Capital Gain Hikes Vs. Corporate Innovation

The two major American political parties are in a constant tug-of-war over their policy agendas and spending proposals.

The Democratic Party believes in increasing taxes on corporations and capital gains to pay for social service programs that benefit the poor and middle-class citizens. The Republican Party believes lowering taxes on corporations and capital gains will allow businesses to become more innovative.

The Republican economic philosophy is more innovation leads to more organizational growth, jobs, and higher wages. But the counterargument from the other side is only the wealthy and powerful have assets with capital gains. Because of this, the wealthy can afford to pay higher capital gains taxes to fund the welfare of the working poor.

What is missing from this counterargument is the possibility of innovation. Wealthy venture capitalists and investors are responsible for helping new and innovative companies grow into large corporations employing thousands of people.

One of the reasons why investors take these kinds of risks is to enjoy a potential profitable return. Unfortunately, capital gains tax hikes make investors more reluctant to invest in innovative companies with the potential to change the world. If politicians increase capital gains taxes, it usually forces investors to move their money toward a safer investment, such as bonds or stocks that pay a high dividend.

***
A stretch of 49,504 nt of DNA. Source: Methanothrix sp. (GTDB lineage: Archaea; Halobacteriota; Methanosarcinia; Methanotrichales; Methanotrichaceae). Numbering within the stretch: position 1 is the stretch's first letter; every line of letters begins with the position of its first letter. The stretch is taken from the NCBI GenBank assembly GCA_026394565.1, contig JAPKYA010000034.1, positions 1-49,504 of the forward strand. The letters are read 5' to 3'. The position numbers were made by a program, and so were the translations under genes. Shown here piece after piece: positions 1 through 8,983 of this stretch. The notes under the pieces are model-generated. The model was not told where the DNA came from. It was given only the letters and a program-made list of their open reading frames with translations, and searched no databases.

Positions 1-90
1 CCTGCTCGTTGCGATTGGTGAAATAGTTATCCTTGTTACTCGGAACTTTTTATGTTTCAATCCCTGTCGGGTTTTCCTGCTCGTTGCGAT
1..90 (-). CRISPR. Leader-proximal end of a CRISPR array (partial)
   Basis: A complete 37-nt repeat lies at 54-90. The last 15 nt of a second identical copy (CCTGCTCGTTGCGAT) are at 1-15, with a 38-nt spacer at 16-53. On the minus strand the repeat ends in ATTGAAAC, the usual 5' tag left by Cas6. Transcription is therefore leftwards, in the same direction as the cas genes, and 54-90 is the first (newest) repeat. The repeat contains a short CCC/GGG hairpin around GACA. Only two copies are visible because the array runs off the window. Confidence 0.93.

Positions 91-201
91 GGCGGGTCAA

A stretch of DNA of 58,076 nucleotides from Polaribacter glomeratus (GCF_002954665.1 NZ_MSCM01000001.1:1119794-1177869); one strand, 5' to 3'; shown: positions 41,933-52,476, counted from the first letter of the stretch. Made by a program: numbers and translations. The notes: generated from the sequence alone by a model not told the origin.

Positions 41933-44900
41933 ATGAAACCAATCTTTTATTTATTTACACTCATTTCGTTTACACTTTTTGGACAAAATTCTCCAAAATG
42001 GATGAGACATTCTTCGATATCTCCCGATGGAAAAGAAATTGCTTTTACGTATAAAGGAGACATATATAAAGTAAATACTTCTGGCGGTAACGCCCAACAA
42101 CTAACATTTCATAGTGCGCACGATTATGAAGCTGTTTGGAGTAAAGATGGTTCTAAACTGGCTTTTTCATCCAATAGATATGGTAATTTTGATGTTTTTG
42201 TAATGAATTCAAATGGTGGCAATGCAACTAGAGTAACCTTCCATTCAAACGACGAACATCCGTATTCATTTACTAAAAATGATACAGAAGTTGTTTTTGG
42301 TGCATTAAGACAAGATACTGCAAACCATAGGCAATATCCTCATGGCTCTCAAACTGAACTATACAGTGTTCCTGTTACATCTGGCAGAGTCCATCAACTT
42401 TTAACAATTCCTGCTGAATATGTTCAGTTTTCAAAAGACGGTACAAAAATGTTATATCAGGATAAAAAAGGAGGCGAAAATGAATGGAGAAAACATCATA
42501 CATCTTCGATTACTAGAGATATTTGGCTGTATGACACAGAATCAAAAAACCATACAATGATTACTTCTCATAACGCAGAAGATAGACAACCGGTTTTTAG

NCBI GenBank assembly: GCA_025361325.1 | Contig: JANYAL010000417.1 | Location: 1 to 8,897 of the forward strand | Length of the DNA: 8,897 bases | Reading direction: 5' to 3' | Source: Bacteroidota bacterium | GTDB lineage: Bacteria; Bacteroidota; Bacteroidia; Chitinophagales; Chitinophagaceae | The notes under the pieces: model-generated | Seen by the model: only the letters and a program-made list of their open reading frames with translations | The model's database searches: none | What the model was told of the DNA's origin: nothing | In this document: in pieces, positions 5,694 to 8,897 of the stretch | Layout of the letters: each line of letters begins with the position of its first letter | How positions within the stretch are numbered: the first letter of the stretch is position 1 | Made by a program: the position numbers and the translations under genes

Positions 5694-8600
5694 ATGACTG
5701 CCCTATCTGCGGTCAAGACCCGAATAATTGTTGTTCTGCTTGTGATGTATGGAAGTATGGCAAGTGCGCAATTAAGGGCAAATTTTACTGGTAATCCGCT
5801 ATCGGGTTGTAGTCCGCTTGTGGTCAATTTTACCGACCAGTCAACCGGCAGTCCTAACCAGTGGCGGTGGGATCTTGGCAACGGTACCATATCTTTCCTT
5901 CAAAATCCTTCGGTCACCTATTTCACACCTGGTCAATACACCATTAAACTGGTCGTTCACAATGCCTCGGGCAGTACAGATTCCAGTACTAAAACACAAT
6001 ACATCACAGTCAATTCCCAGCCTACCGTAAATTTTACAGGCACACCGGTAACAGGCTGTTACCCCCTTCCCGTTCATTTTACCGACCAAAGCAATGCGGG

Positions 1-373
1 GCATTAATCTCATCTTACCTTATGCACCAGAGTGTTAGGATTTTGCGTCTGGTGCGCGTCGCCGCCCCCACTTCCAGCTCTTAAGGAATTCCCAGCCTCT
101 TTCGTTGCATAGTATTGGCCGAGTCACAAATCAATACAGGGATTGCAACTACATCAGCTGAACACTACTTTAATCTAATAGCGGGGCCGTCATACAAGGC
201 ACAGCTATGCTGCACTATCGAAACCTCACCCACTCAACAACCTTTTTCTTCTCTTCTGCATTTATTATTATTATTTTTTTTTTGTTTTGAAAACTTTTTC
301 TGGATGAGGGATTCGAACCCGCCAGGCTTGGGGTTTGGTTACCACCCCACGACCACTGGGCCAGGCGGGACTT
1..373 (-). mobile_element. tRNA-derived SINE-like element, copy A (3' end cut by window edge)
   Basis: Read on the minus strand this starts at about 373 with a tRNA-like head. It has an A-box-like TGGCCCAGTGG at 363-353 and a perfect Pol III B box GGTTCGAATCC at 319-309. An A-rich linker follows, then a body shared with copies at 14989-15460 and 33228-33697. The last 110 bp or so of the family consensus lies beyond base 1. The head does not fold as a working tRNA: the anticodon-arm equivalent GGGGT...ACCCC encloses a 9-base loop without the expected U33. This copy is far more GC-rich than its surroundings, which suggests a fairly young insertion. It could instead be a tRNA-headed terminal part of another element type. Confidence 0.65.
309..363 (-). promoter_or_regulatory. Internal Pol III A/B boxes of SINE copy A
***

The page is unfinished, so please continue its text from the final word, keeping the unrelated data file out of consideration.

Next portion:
Friedrich August von Hayek once said, “I do not think it is an exaggeration to say history is largely a history of inflation, usually inflations engineered by governments for the gain of governments.” Capital gains tax increases to fund social welfare programs will lead to higher inflation and less innovation. Hayek understood that all inflation throughout history could be attributed to tax increases and government overspending.

A society cannot evolve if a government funds the welfare of its people. It can only evolve through innovation, entrepreneurship, and creativity. That is what Hayek believed over 50 years ago, and his philosophy is still relevant today. However, there is a significant portion of the modern population that identifies as socialist and progressive. Their thinking is more in line with famous social economists like Karl Marx.

“Capital is independent and has individuality, while the living person is dependent and has no individuality.” Karl Marx thought capitalism robbed people of their freedom and individuality for the benefit of the upper class. A society that puts innovation and money above the welfare of people would lead to internal tensions and conflict. That is the Marxist economic philosophy.

Overall, a society with more social welfare and less innovation cannot create more jobs and opportunities. If progressive politicians want to keep funding social programs with money that does not exist, it will only reduce innovation and increase inflation. Even if the rich did pay higher capital gains taxes, the government does not generate enough income to pay for all its proposed social programs.

Perhaps the government could at least spend money on innovation if they won’t allow investors to do it.

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